The Kumano Kodō mountain paths in Japan have been trodden for over 1000 years, and are one of only two pilgrimage routes worldwide that have been awarded UNESCO World Heritage status. Today, the mountain trails are helping to sustain and renew communities that have been clinging on to survival for the last few decades. By Jeremy Torr.
Kamitonda, Japan. Sept 15 2019. Over 1,000 years ago, the Three Grand Shrines of Kumano - Kumano Hongū Taisha, Kumano Nachi Taisha and Kumano Hayatama Taisha were linked by a series of high-mountain pilgrimage routes. Situated about halfway down Japan, just over 150km due south of Osaka on the Kii Peninsula, these ancient paths drew pilgrims from all across Japan; think Santiago de Campostela, Japanese style, in the woods.
Historically, Kumano has been a sacred site since prehistoric animist times, but when Buddhism arrived in Japan in the 6th century the area became a site of purification and religious training for its monks. As such, the walk has long been an integral part of both Shinto and Buddhism religions as pilgrims visited the temples and sacred sites dotted about the hills, in search of purification, holy blessings and good karma. From the 9th and 10th centuries, walking the Kumano Kodo was seen as a must-do for anybody of status. In the 12th century, the Japanese imperial family alone did the trails some 100 times.
But the area has seen mixed fortunes. Although in its early days it attracted emperors and wealthy merchants by the mule train-load, accompanied by all the wealth and trickle-down benefits we assume such wealthy visitors could generate, the area has, in recent years, seen some very tough times.
As Japan was forcibly opened up in the 19th century, Japan saw the collapse of its established feudal system, resulting in rapid industrialisation and the destruction of thousands of temples – and pilgrim routes. And as World War Two loomed, pilgrims stopped arriving and many sections of the route became overgrown through disuse. Worse, post-war demand for reconstruction timber led to vast areas around the Kii coming under the influence of the forestry industry, with its accompanying disregard for ancient routes and shrines. Local villages that had served pilgrims for hundreds of years shrivelled and disappeared, people migrated en masse to major cities, and the whole population became hollowed out. The region was left with just a handful of very old people, desperately trying to keep local knowledge and traditions alive.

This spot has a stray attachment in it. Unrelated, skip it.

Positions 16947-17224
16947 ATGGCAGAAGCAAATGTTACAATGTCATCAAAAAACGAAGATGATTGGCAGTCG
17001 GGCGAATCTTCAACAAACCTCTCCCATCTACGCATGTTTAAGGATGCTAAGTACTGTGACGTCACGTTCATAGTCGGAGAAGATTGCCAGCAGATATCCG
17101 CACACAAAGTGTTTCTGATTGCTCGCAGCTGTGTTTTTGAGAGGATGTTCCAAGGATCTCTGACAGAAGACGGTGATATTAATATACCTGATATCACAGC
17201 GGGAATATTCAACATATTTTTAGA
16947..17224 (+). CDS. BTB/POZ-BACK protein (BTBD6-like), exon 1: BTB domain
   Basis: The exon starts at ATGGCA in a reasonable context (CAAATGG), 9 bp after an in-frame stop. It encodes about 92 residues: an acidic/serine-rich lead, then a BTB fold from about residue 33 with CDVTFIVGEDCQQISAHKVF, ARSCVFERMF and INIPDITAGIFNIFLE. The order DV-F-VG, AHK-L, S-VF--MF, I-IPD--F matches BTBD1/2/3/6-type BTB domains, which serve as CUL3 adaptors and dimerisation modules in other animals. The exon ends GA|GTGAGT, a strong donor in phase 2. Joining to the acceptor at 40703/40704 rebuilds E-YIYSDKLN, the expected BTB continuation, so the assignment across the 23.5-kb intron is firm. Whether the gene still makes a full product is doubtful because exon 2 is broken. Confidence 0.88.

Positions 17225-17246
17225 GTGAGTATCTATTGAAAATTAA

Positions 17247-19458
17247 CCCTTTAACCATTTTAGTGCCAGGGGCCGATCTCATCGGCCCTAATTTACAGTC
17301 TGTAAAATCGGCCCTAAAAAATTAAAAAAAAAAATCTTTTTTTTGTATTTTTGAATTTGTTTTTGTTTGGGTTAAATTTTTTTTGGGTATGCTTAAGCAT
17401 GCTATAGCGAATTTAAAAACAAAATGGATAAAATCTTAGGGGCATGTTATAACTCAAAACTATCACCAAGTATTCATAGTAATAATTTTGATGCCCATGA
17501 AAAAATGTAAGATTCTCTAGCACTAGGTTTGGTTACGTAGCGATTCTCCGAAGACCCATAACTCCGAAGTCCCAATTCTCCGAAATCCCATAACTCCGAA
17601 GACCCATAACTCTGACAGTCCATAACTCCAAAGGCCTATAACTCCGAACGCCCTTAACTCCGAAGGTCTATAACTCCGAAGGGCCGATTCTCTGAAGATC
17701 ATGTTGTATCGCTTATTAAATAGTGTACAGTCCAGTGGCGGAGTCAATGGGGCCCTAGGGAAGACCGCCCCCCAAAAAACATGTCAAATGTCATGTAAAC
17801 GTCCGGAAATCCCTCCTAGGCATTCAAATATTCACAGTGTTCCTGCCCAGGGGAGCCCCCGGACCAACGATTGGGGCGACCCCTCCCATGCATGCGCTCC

Then, salvation - in the form of city-dwellers desperate to find a deeper spirituality than Walkmans, salary-man girlie bars and widescreen TVs could offer. Accordingly, there was a significant increase in visitors searching for the old mountain pilgrimage paths in the late 1990s. And in 2004, the region was listed as a UNESCO World Heritage site.
The number of visitors increased dramatically up to some up to 15 million visitors a year today. But there was still the danger that the old ways, the old knowledge would be lost. The region was still bleeding young people to the major cities. “Population in rural Japan is (still) on a downward trend. Old industries like fishing and forestry can’t sustain the new generation of younger people who have moved to live in the cities,” says Yoshifumi Yano, operator of the Yunominesou guesthouse in Hongu, in the heart of Kumano country.
However, recent years have seen a glimmer of hope for the population in visitor-driven regions like Kumano. Some young people are even moving back to the region, it seems, driven by the appeal of the tourism industry. “If there is tourism, that can provide a living for young people – in the countryside. So as a workplace (the country) is becoming more appealing to young people; the population isn’t declining around here,” adds Yano. “Young people, even if just a little bit, are moving back in.”
As he says, even if only half of them stay for several years, and can make a life for themselves here as rural people, that makes locals happy. “That leads to new ideas, and the town changes with more young people in it.”
Of course, the accompanying worry is that the new blood will simply replace the old, with an accompanying loss of traditional values and ways of doing things. But as Hiroshi Kawaguchi, from local tour company OKU Japan says, young people bring new perspectives that help preserve the traditions, not sweep them away.
“There is a more diverse mix of people living here now and a new economy can be created; but it’s happening slowly, not dramatically,” he explains. “We have small suppliers, local suppliers, that are helping us with family accommodation and with local culture and artisans,” he says. He is confident the arrival of new young people has had a very positive effect on the community. Not least of which is a new perspective for existing residents who have, like their ancestors, lived in the Kumano area for generations.
Instead of seeing it as recent history paints it – a blighted, recession-hit wilderness that has treated them cruelly while the cities thrived – local elders are waking up to the richness that such a culturally rich region offers, agrees Yae Maeda from the Akatsuki Inn, Wakayama.
“The local people have become exposed to the perspectives of people from outside the region,” says Maeda. “This makes them think : I didn’t realise the place we lived was so wonderful. Then they look around at the community and rediscover all the good parts,” she smiles. Yano agrees. With the arrival of new young people, drawn by the prospects of a new and expanding tourism industry, confidence builds along with pride in the region’s history - and sustains its past too.
“The town’s way of thinking changes. If we get more young people things may change and the elder generation will maybe start to feel young again – another benefit,” he smiles.